The Disciplinarity of Composition Studies

Comps Study Question – Composition Studies (Helen Foster)

[this was a working draft]

The historical landscape of Composition Studies is complex, multidisciplinary, and messy.  It is, to use a phrase from Janice Lauer, a “dappled discipline” (27).  While an essay of this length cannot do full justice to the multifaceted discipline that is Composition Studies, my hope is to point to important themes that have surfaced since the 1960s, and which have advanced the field to where it stands today.  My approach to this endeavor will be both chronological and multi-modal, an approach I believe will serve best in this case.  As I move through the four decades that encompass the 1960s-1990s (with some reference to Composition Studies before and after those dates), I will use four criteria set forth for disciplinarity by Janice Lauer in her foundational essay  “Composition Studies: Dappled Discipline” (1984).  The four criteria for disciplinarity set forth in the piece are (1) the domain of study (2) the modes of inquiry (3) the history/theoretical assumptions and (4) the discipline’s epistemic courts (25).  This framework, along with a chronological and multi-modal template, will serve as the canvas from which I shall display some of the dappled landscape that is Composition Studies.


The roots of Composition Studies (pre-1960s) can be said to be both vast and limited.  Vast because composition in a general sense (writing, discourse, language use, rhetoric, etc.) has been an important human activity and pedagogical fodder for centuries (especially when connected to Rhetoric); limited because Composition Studies as a field/discipline didn’t achieve cemented structure and legitimacy until the early 1960s, and many modern issues in the field were never explored before the development of the field in the 1960s.  Before then, composition studies went from being ignored by the American university system to becoming a staple course for students at Harvard University, the leader in curricular reform, in the last decade of the 1800s (Berlin 20).  From that point until the 1950s, composition studies at the university level also worked out issues of purpose.  The importance of writing studies went from being necessary to write about literature to being more utilitarian (workplace oriented) in nature.  A major growth in student populations, with a growing population of students that came from homes where English was not spoken, was also an important influence on composition studies as it forced educators and administrators to consider, and re-consider, the role of writing in high schools, in college entrance exams, and in the development of students’, and society’s, needs (33-35).  Importantly, in a general sense, the paradigm of Current-Traditionalism dominated the field of Composition Studies from the late 1800s until the 1950s.  This paradigm was mechanistic and positivistic in nature and kept writing focused on issues of grammar and superficial correctness.  This approach to writing helped keep composition studies, as a discipline, subservient to literature in English departments across the country.  Composition studies was a sort of necessary evil—a fact that would drastically change over the next forty years.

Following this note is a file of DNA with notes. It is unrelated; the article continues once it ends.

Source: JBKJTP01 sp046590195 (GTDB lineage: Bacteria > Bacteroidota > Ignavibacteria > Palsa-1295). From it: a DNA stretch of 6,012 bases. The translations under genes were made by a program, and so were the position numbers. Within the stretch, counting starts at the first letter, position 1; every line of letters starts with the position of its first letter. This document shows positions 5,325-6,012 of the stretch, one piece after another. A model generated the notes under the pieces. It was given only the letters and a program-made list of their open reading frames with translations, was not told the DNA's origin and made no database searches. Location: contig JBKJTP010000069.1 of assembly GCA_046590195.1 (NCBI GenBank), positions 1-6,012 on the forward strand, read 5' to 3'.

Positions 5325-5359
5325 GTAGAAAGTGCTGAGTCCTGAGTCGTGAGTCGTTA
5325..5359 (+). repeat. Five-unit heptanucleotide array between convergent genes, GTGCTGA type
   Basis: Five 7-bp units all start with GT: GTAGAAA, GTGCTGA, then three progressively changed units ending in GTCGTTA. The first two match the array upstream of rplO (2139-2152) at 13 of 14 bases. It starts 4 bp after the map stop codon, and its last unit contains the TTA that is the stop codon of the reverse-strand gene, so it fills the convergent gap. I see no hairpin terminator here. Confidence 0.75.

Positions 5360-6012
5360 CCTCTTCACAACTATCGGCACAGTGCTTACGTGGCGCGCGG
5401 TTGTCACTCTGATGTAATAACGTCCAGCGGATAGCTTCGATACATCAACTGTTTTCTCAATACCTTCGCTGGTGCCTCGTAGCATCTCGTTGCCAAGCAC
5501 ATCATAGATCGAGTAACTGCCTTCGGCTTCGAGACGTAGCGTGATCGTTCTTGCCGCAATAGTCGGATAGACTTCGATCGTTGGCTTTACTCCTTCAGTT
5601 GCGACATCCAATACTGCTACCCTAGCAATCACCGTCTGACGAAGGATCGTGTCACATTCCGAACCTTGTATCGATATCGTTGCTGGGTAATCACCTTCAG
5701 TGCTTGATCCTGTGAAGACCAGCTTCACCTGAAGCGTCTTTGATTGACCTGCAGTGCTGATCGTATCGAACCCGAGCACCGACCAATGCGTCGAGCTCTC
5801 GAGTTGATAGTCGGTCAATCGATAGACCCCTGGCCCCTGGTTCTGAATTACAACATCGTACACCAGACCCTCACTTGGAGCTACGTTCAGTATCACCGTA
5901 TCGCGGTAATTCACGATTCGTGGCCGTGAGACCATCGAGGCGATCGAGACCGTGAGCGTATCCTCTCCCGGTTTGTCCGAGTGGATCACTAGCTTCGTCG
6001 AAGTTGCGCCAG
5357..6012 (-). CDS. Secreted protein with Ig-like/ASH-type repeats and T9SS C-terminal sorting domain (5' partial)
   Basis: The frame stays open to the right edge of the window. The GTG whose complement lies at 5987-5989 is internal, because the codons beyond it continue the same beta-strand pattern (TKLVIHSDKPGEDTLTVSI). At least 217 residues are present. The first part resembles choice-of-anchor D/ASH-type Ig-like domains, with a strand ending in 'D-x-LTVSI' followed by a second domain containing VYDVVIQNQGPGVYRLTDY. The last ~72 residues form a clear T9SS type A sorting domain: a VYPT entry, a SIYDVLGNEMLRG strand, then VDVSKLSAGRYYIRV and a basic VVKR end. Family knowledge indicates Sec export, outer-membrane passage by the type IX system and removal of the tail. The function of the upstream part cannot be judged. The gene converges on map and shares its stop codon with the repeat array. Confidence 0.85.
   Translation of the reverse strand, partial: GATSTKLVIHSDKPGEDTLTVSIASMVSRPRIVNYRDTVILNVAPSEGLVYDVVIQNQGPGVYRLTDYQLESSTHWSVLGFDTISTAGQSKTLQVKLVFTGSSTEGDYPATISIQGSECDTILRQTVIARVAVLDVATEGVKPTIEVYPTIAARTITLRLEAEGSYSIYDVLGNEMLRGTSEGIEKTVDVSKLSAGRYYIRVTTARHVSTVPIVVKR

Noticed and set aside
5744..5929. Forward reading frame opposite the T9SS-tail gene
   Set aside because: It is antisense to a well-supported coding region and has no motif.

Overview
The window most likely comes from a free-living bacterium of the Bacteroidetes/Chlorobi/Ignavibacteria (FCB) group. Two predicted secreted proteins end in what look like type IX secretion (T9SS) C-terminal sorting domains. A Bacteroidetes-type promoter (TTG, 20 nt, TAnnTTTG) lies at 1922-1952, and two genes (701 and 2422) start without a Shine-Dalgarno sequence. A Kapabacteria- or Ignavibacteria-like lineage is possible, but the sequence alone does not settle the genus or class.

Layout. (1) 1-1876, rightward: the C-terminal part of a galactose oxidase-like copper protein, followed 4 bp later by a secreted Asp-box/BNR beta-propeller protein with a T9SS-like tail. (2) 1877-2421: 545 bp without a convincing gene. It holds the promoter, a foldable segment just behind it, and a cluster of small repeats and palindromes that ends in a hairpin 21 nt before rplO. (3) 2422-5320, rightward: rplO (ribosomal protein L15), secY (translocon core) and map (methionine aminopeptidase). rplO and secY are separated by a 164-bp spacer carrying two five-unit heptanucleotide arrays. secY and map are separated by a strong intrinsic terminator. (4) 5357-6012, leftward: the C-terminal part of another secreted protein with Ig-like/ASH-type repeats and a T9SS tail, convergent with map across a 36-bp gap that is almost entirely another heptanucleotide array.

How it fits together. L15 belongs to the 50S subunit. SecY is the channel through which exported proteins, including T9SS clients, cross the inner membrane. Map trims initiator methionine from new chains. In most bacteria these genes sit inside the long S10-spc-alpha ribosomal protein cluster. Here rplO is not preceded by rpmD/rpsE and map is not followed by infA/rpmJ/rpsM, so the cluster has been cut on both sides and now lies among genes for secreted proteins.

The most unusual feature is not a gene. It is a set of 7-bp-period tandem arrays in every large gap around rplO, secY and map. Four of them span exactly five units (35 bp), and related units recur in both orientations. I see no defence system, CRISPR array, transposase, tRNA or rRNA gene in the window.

Even in the roots of Composition Studies we see Lauer’s criteria for disciplinarity enacted and complicated.  Scholars, teachers, administrators, students, and lawmakers were involved in the development of composition courses, and their place and curriculum, in the modern American university.  This complicated past, of which I only touched upon, is an important piece of the history of Composition Studies.  This history continues on its complicated path with the more formal establishment of modern Composition Studies in the 1960s.  The birth of the discipline, in the 1960s, was highly influenced by a number of multi-disciplinary forerunners.  Scholars writing before and during the 1960s, such as Booth, Ong, Polany, Burke, Festinger, Pike, Toulmin, and Perlman and Olbrechts-Tyteca, laid a multi-modal foundation for scholars in Composition Studies.  This marks an important characteristic of Compositions Studies as a field—its multi-disciplinarity.  As Lauer states, this multi-modality, which continues to be a center-piece of the discipline, “helps researchers avoid nearsightedness…cultivates a fruitful reciprocity among modes…[and] gives the discipline a hierarchical perspective through which to view problems rather than methods as ends” (25-26).  This multi-modality has thus directly, and indirectly, influenced the discipline’s domain of inquiry, modes of inquiry, history, and epistemic courts.  Linguists, sociologists, psychologists, rhetoricians, philosophers, etc., and their work, laid the foundation for the colorful landscape that is Composition Studies.